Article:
I'm Anthony Baker and I'm tired of old fashioned ways of stopping our #1 birth defect, Fetal Alcohol Spectrum Disorder. Well I've created "Fetuses Against FASD" and the culmination of my work, "The Safe Pregnancy Vision." Join me in helping when the fetus says, "Speak For Me."
While recently awaiting the arrival of a new baby, Elizabeth
Dacey-Fondelius found herself not so much restricted by her bulging belly as by
the opinions of those around her - especially when it came to alcohol
Cultural taboos vary from country to country, yet you’d think that
medical advice would be internationally uniform. But it’s far from uniform, and
nowhere near in agreement especially when you mix pregnancy, breastfeeding and
alcohol. While all experts have access to the same research and studies,
different countries interpret and advise based on culture and political whim.
Zero tolerance for alcohol has been the general norm here in
Sweden for quite a while. Americans take it to its most extreme with no-go
zones condemning not only alcohol and smoking but all forms of caffeine.
Coffee, cola and even chocolate are off limits to the mother-to-be. Until
recently moderate alcohol consumption was okay for pregnant and breast feeding
mothers in the UK.
However, the new advisory of zero tolerance for mothers has
recently stirred up controversy in Britain. I sympathize with the mums like Zoe
Williams who wrote a great piece in the Guardian. I agree strongly with her
that much of the popular advice to pregnant women is unnecessarily restrictive.
The strict alcohol consumption guidelines set up by Swedish, UK or
US health care authorities, agencies and associations all share the aura of
scientific and medical credibility. However, a study in 2006 by the British
Journal of Obstetrics and Gynaecology concluded that there was no convincing
evidence of adverse effects of prenatal alcohol exposure at low to moderate
levels, where moderate was defined as 10.5 units per week (not at one sitting). (Fetuswinning here: 10.5 units a week = 1.5 units a day. A unit is 1 beer. Sticking with beer, so, would you say, drinking gals, that you would drink the equivalent of 1.5 beers every day until your child is born? Doesn't that sound at all dangerous?)
Messages to eliminate all alcohol are purely motivated by the true
danger of a fetus’ exposure to high levels of alcohol which results in Fetal Alcohol
Spectrum Disorders (FASD).
In my first pregnancy I thought I’d be upfront and honest. I had
every intention of abstaining from alcohol, however I would sporadically
partake of the grape should the occasion call for it. Instead of the midwife
applauding me for my prudent response from a responsible mother-to-be, she
started rambling off medical studies linking alcohol to pretty much anything that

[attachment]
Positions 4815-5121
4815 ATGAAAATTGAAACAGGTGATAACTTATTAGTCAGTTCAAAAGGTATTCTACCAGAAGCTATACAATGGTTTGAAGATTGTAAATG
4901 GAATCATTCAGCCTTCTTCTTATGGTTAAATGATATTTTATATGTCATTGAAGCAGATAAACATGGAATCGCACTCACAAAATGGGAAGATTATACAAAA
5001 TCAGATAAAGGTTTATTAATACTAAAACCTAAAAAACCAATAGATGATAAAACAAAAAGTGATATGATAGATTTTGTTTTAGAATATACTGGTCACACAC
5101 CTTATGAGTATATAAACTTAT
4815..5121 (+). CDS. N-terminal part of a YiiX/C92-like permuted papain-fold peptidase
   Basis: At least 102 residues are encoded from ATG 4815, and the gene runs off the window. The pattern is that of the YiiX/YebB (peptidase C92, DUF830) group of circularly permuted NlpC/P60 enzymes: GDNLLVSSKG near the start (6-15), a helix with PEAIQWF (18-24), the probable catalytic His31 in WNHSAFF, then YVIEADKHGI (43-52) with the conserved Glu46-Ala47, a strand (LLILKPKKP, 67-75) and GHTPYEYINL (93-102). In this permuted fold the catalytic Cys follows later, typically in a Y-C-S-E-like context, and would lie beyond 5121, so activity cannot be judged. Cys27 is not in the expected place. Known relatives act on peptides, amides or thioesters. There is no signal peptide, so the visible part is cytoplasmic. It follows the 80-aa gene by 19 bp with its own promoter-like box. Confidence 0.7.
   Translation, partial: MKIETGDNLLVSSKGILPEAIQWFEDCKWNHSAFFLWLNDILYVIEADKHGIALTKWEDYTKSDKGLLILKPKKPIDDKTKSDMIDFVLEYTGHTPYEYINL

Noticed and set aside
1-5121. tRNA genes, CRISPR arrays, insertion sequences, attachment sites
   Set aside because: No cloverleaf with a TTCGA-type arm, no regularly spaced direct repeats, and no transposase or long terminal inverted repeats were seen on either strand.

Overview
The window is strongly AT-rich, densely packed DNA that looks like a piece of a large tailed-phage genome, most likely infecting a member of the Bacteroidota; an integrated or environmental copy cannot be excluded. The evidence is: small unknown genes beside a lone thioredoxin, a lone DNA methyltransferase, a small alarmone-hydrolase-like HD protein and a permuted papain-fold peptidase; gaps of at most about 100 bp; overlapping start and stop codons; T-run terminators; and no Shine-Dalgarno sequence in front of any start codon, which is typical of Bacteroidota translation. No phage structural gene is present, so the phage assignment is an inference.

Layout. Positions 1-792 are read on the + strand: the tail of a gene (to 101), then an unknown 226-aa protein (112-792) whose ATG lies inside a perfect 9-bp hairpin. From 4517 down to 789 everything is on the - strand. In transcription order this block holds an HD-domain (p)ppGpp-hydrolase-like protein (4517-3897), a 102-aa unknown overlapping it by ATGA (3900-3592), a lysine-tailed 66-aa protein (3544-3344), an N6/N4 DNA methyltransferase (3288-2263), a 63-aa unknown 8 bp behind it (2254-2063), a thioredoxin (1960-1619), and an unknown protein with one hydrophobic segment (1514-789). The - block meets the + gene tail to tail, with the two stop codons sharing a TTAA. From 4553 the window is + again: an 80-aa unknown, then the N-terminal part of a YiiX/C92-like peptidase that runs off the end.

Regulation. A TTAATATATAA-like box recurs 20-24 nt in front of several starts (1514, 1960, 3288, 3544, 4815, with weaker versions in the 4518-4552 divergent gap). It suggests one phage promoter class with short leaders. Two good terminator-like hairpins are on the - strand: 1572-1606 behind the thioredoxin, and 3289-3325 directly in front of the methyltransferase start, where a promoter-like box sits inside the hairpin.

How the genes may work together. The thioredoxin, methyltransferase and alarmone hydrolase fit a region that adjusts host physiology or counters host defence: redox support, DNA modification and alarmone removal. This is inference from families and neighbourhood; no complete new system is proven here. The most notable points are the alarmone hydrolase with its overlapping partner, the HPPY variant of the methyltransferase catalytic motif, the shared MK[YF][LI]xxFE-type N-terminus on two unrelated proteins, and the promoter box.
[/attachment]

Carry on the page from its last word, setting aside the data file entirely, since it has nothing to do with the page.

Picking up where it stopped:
sounded even remotely scary.
That’s when I decided to play it safe from there on in and answer
when asked how much I drink: “I abstain totally from any alcohol intake under
any and all circumstances while pregnant and breastfeeding.” (fetuswinning here: it is important to know here that studies are always evaluated by the given numbers even though it is true that not all women tell the truth (above) about consumption. There is a tendency to under-report volume of alcohol consumption. Some don't want to look bad, even on a piece of paper in a survey.)
In 2005, the Surgeon General, Dr. Carmona, urged “Women who are
pregnant or who may become pregnant to abstain from alcohol.” If you take that
literally, you are talking about every woman of child-bearing age. (fetuswinning here: True, but if you are celibate, don't worry. It's just that with sexually active women, it would be a good idea practice "a pregnancy strip detail, as in army detail. Must be done.)
In Sweden they add guilt to the fear using the zero tolerance
argument, “You wouldn’t drive a car after drinking a glass of wine because your
judgment is impaired; think of the bad judgments you could make to put your
unborn child at risk.” It makes me wonder how anyone allows me to make any
decisions on my own at all.
How do you decide how much
is too much and how little is harmless? I don’t have the answer, but a pregnant
friend living in French-speaking Switzerland told me that the literature she
read in French advised women to not have more than one glass of wine per day.
Perhaps that’s too liberal for the zero-tolerance brigade, but something to
keep in mind when "weighing" “medical advice”. (fetuswinning here: "weighing"? That's ambivalence - make a decision - tip the scale. Tip it towards the evidence of danger.)
(fetuswinning here: Thanks Elizabeth.)
Some of E's Resonses
I don't know why
someone in Sweden would complain about this kind of attitude.
A person who enjoys the benefits of a government-run health care
system has no reason to complain when they find themselves under constant
pressure, criticism, etc. about the decisions they make that affect the health
of themselves and others.
If your living in Canda your living under socialism as well.
I asked my OB/GYN what he recommends, just out of curiosity, and
he said he tells his patients they can have a couple glasses of wine a week.
and even chocolate are off limits to the mother-to-be.
I tell you what . . . if I can't have Diet Coke, that baby ain't happenin'.
I cannot function without Diet Coke, and I am not ashamed to admit it. (fetuswinning here: Rigorous honesty - that's what we need.)
Heh, I’m not even pregnant yet and I’ve been trying to cut the
caffeine way back... it’s really hard. Diet Coke makes the world start.
On the other hand, if you can’t give up alcohol for nine months
when you know you’re pregnant it seems to me like there’s an alcohol issue.
“Zero tolerance for alcohol has been the general norm here in Sweden for
quite a while. Americans take it to its most extreme with no-go zones condemning
not only alcohol and smoking but all forms of caffeine. Coffee, cola and even
chocolate are off limits to the mother-to-be.”